New York State Attorney General Letitia James filed a motion to intervene in a lawsuit against the Town of Chester and Orange County. The suit alleges that the town and county have engaged in a concerted and systematic discriminatory effort to prevent Hasidic Jewish families from moving to Chester by blocking the construction of a housing development.
The original lawsuit, filed in July 2019 by the developers of the “The Greens at Chester,” outlined countless discriminatory and unnecessary actions that Chester and Orange County have taken to stop the homes from being built. The law suit charges that the purpose of these actions was to prevent Jewish families from purchasing and occupying them, in gross violation of the Fair Housing Act. The Fair Housing Act dictates that it is unlawful for anyone to refuse to sell or rent a dwelling based on various discriminatory factors towards individuals.
The complaint also contains various local residents’ statements, as well as links to video clips made at public meetings reflecting fierce opposition to these projects.
“Blocking the construction of homes to prevent a religious group from living in a community is flat out discriminatory,” said Attorney General James. “This campaign to deny housing to members of the Jewish community is not only a clear violation of our laws, but is antithetical to our basic values and blatantly anti-Semitic. New York has a longstanding commitment to ensure equal housing opportunities for all residents – regardless of race, gender, or religious identity – and we will ensure this commitment is upheld.”
In October 2017, The Greens purchased a 117-acre property in the Town of Chester in Orange County, New York, which had been fully approved for residential development under the ownership of the previous developer. Since The Greens’ purchase in 2017, officials from both the County and the Town have repeatedly sought to block development of the site and have openly expressed discriminatory intent to block the development at public town meetings, explicitly referencing their desire to keep Hasidic families out of their community.
Additionally, the Town and County placed multiple obstacles in the way of the developers in an attempt to thwart construction, including a law to restrict the size of the houses that could be built in an attempt to make them uninhabitable for families. All these rules are in violation of a settlement agreement reached in 2010 regarding the zoning and construction of the land.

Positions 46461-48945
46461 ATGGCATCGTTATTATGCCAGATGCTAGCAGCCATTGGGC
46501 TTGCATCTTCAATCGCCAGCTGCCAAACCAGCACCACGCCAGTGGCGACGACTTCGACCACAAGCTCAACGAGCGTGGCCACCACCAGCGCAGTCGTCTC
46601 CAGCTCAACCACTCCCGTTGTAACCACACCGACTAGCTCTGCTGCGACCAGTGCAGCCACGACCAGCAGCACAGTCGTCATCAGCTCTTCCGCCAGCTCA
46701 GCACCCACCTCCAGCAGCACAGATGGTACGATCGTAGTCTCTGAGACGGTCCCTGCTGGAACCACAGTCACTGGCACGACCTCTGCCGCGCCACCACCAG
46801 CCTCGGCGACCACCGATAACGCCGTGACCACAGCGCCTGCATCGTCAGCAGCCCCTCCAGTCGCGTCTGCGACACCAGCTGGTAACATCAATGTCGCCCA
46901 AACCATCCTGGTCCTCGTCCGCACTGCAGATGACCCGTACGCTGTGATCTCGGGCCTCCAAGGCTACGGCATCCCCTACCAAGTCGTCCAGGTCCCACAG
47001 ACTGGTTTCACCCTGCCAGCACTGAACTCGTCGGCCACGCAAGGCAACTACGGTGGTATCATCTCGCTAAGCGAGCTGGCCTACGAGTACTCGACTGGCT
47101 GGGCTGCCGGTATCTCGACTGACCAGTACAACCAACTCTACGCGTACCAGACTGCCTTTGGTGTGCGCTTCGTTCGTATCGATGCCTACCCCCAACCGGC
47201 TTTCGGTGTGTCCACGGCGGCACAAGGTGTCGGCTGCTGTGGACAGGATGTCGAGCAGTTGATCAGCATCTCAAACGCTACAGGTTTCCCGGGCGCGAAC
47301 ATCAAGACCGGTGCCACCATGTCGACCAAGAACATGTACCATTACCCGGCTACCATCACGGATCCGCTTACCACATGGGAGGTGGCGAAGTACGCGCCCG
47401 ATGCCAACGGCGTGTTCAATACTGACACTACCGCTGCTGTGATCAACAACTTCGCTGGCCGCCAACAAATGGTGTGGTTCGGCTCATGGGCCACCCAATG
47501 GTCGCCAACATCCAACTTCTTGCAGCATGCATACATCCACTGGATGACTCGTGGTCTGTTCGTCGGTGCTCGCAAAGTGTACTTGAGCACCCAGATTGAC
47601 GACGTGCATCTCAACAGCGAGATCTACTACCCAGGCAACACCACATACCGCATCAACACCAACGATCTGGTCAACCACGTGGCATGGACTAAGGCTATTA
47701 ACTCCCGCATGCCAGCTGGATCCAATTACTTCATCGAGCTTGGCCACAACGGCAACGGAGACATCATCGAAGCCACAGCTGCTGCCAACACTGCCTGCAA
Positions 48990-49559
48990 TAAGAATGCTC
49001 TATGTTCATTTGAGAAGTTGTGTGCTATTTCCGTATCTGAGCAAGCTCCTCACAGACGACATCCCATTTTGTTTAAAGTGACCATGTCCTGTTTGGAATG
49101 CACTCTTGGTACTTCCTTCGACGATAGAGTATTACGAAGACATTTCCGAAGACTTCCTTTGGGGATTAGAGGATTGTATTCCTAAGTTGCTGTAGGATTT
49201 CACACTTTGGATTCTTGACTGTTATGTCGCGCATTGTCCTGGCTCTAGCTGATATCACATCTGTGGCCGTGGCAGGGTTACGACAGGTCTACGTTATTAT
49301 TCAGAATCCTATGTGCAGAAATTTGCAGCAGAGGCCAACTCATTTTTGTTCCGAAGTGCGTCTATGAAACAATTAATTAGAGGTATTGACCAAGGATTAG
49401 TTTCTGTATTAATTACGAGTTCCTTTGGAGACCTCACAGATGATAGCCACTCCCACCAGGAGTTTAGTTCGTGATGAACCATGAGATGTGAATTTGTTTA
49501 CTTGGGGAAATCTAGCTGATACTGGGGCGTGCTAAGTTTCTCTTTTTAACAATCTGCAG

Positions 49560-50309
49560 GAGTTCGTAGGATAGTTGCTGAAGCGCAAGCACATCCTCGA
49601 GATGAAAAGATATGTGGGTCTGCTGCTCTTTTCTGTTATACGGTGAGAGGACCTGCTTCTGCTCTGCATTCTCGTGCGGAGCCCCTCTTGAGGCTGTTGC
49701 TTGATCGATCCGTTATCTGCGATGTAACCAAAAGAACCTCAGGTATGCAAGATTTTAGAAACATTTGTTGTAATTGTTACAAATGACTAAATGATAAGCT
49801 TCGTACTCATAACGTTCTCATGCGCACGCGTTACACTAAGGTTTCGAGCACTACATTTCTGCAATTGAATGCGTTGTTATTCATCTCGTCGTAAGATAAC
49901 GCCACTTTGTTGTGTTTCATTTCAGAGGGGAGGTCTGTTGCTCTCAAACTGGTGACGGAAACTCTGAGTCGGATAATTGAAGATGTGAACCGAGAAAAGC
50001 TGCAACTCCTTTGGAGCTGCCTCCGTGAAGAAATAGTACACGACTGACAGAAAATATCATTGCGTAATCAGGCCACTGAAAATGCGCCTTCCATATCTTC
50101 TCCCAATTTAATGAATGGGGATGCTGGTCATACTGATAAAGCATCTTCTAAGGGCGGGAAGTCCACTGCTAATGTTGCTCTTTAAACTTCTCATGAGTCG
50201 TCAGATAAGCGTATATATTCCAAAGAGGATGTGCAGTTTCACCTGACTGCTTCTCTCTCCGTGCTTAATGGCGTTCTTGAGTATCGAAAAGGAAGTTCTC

The Town and County also advanced proposals to levy extra taxes on the development; to limit the hours that construction could occur on the site; and to require the developer to provide the personal information of its managing partners to local officials.
They also imposed costly and unnecessary requirements that the developer had to comply with before construction, including mandating that a new sewer waste line be rerouted, requesting the main road be moved by 10 feet, and even requesting that the Department of Health reconsider an approval for a water supply permit, which the County had previously granted. After the developer complied with each of these unnecessary requests, the Town and County denied all building permit applications, even though the developer clearly satisfied the requirements necessary to be granted the permits.
Attorney General James continued, “As we have seen an alarming rise in the rates of anti-Semitic incidents in New York and across the country, this type of intolerance and discriminatory behavior, especially at the hands of local government, is truly despicable. Intolerance towards others only fosters hate and makes our communities weaker.”
Agudath Israel of America issued a statement applauding the actions of Attorney General James for filing the motion to intervene in the ongoing lawsuit.
Agudath Israel had several conversations on the issue with the Attorney General, beginning even before she assumed her current position.
Rabbi Chaim Dovid Zwiebel, executive vice president Agudath Israel, expressed the group’s hope that both sides can come together with an amicable agreement to allow the proposed project to go forward and provide desperately needed housing to a growing community.
Rabbi David Niederman, President of the United Jewish Organizations of Williamsburg and North Brooklyn (UJO), said in a statement, “Finally, there is a sheriff in town committed to fight the blatant discrimination against Orthodox Jews occurring too often. We commend Attorney General Letitia James for intervening in this case, to fight official actions to block this development in the Town of Chester. All communities and residents in the state are fortunate to have her as their attorney.”
“Today’s action sends a powerful message that Orthodox Jews are also protected under the Fair Housing Act and discriminatory actions will not be tolerated,” Rabbi Niederman concluded.